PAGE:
Signing Death Waivers for Charity

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Photo by Maria Mclauglin

I don’t particularly like arriving at large events alone – it makes me feel awkward to see everyone arriving in boisterous, high-fiving groups and have to slink in like some divergent misanthrope.

This awkwardness was exacerbated while arriving at the Hudson Polar Plunge Saturday because of my costume, which was thrown together at the last minute upon learning the event involved a costume contest: baggy salmon slacks, a woman’s purple button-down, a gold sequined vest, a shamrock-green corduroy sports jacket, metallic gold sneakers and a glitter-encrusted top hat stuffed over a violet bob wig. It was quite the statement.

There were perhaps 50 people at Oakdale Lake when I arrived for the Hudson Polar Plunge, a charity event wherein altruistic residents and/or masochists throw themselves into a frigid lake to raise money for the Hudson Youth Department and the Hudson Fire Department Water Rescue & Dive Team. Most were gathered around a large hole in the frozen lake, which the Hudson Fire Department had been diligently widening since Thursday with chainsaws.

Hudson-polar-plungePeople like giving to charity, and two teens raising additional funds by selling coffees and hot chocolates for a suggested donation of $1 were raking in the singles. People like giving to charity so much, in fact, that when one of the teens tried to stir a hot chocolate with a plastic spoon and the spoon melted into the drink, the woman still gave him a dollar for it. I’m pretty sure she drank the thing too.

I was directed to the office where participants registered and signed waivers.

Not being one to sign things without giving them a quick look-through, I read a couple of the waiver’s paragraphs, one of which said the following:

“I fully understand that the Hudson Polar Plunge involves risks of serious bodily injury, permanent injury, paralysis and death…”

“Hell yeah!” I thought while enthusiastically scribbling my signature. There was a lot more on the waiver, but they had me at “paralysis.”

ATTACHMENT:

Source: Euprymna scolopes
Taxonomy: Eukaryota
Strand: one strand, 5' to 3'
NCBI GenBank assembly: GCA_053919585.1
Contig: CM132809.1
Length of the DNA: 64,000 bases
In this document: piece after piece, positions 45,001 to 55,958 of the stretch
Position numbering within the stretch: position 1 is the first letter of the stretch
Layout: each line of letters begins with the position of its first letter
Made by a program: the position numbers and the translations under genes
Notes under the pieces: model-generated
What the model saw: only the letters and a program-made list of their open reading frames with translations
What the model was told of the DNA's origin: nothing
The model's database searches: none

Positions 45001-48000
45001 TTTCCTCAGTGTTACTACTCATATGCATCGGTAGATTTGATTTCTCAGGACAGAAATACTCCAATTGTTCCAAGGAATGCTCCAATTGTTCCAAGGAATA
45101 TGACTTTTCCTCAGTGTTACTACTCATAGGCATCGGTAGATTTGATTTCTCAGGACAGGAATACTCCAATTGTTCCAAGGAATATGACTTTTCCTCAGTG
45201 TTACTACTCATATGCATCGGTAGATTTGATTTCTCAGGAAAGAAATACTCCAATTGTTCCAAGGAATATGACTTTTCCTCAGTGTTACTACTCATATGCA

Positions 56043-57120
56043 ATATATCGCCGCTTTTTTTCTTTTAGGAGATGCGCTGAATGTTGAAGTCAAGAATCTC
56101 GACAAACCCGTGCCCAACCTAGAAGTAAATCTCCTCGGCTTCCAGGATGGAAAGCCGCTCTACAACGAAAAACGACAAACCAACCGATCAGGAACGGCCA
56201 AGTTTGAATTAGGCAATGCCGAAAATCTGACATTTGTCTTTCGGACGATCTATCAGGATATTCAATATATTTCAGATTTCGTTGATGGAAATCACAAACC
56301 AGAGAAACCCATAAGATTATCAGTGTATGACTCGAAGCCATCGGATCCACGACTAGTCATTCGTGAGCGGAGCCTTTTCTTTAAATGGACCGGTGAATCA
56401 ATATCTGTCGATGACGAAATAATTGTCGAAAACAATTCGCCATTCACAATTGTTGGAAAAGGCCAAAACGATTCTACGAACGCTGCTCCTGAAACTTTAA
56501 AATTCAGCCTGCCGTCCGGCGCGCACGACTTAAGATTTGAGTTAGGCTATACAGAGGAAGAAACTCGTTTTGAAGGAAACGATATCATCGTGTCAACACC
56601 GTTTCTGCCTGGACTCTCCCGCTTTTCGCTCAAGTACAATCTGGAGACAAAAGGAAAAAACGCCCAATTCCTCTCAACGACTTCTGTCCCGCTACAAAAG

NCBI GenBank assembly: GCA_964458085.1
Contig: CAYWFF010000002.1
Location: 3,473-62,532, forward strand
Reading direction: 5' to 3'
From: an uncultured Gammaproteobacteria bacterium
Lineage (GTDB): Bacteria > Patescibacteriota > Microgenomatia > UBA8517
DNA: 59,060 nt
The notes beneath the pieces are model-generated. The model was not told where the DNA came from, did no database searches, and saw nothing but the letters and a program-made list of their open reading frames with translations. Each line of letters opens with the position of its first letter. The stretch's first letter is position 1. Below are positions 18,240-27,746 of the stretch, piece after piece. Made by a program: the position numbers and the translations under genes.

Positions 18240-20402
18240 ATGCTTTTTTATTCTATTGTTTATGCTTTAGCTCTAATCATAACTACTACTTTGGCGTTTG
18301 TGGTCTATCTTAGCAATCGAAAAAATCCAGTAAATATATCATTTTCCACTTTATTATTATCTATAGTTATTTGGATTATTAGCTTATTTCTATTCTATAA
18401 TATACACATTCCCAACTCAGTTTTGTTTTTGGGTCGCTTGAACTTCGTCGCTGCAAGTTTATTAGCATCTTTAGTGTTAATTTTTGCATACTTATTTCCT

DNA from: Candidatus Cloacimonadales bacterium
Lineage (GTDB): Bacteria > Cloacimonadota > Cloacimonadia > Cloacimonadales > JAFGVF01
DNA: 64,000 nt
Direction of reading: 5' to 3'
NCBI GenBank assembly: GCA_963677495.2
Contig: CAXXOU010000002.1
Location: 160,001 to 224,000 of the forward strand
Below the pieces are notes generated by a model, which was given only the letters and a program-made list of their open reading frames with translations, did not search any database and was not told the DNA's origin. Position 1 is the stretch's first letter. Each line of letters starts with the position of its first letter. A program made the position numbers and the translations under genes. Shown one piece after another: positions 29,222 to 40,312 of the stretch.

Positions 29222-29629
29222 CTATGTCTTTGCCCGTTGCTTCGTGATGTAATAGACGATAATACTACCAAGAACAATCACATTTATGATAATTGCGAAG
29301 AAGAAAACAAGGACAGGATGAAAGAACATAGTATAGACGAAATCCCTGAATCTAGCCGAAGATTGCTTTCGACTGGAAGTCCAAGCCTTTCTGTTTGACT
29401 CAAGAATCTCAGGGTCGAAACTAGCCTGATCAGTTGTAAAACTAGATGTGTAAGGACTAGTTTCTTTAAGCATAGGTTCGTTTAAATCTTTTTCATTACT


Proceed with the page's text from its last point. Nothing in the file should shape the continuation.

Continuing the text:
The coveted prizes, handed out for biggest fundraiser, biggest fundraising team, best costume, and best group costume, were trophies consisting of small blue toilet plungers. The Hudson Police Department won for biggest group fundraiser last year, and Chief Ed Moore quipped to me the prize had come in handy in a department emergency.

I had been so preoccupied in throwing together the most flamboyant costume possible I completely forgot to bring a change of clothing, much less a towel. Thankfully, my friend Teresa was on her way, and was able to supply one, but I was still out of luck as far as clothes went.

“You forgot to bring a change of clothes??” My girlfriend was perplexed, but really shouldn’t be at this point in our relationship.

The crowd had swelled to several hundred people at noon approached, and Oakdale had the feel of a mid-winter festival as a good chunk of Hudson milled about its shores, a band playing and a gaggle of photographers snapping pics of the costumed participants.

The costume contest was next, Alderman and man-about-town Rich Volo announced through his microphone. I shuffled up the exterior staircase of the clubhouse with the rest of the participants to display myself to the throngs, who would be judging us via the “applause-o-meter.”

We all stated our costumes through the microphone (“The MAD HATTER,” I announced with attempted aplomb), most of which were far more appropriate for diving into a half-frozen pond than mine.

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Pre-plunge – Photo by Jody Brookes

Standing to my left were a quintet of plungers wearing 70s-patterened mumus.

“For anyone who’s unaware of the show ‘Three’s Company’ (this included me), this is the Roper Sisters,” Volo explained to the crowd. Mrs. Roper was a landlady whose husband had a low sex drive. Or something. I don’t watch a lot of TV.

Though I did my best to look applause-worthy when my name came up, I received only mild clapping, and the Roper sisters were awarded the blue plunger.

Now was the time for the actual plunge. I enjoy extreme things, like winter bushwacking and getting trapped in tunnels below abandoned psych hospitals, so this was the part of the event I was looking forward to.

The spectators were told to clear a broad runway stretching down the beach to the lake, and the groups gathered at the top of the beach for the plunge.

I was in the fourth heat with another divergent misanthrope without a team, but when we were announced, she was nowhere to be found. So I was going in solo.

When Volo yelled GO! through the microphone, I carefully placed my hat to the side, crouched, then sprang forward, sprinting down the beach until my feet hit the water and throwing myself into the lake head-first.

“Your hair fell off,” one of the firefighters mentioned as I resurfaced to decent applause. I grabbed the purple mop and sloshed out of the gelid lake.

I don’t know what I was expecting. The lake was 34 degrees, according to Volo, and my car thermometer read 36 degrees when I arrived at the lake. But the shock must’ve given me a shot of adrenaline, because I did not feel cold. I stood around dripping on the beach for a half hour after my plunge and actually felt rather warm.

Which is also my way of saying you should participate next year. The Hudson Polar Plunge raised more than $13,600 for the Youth Department and HFD Dive Team. Next year, we ought to raise even more.

 

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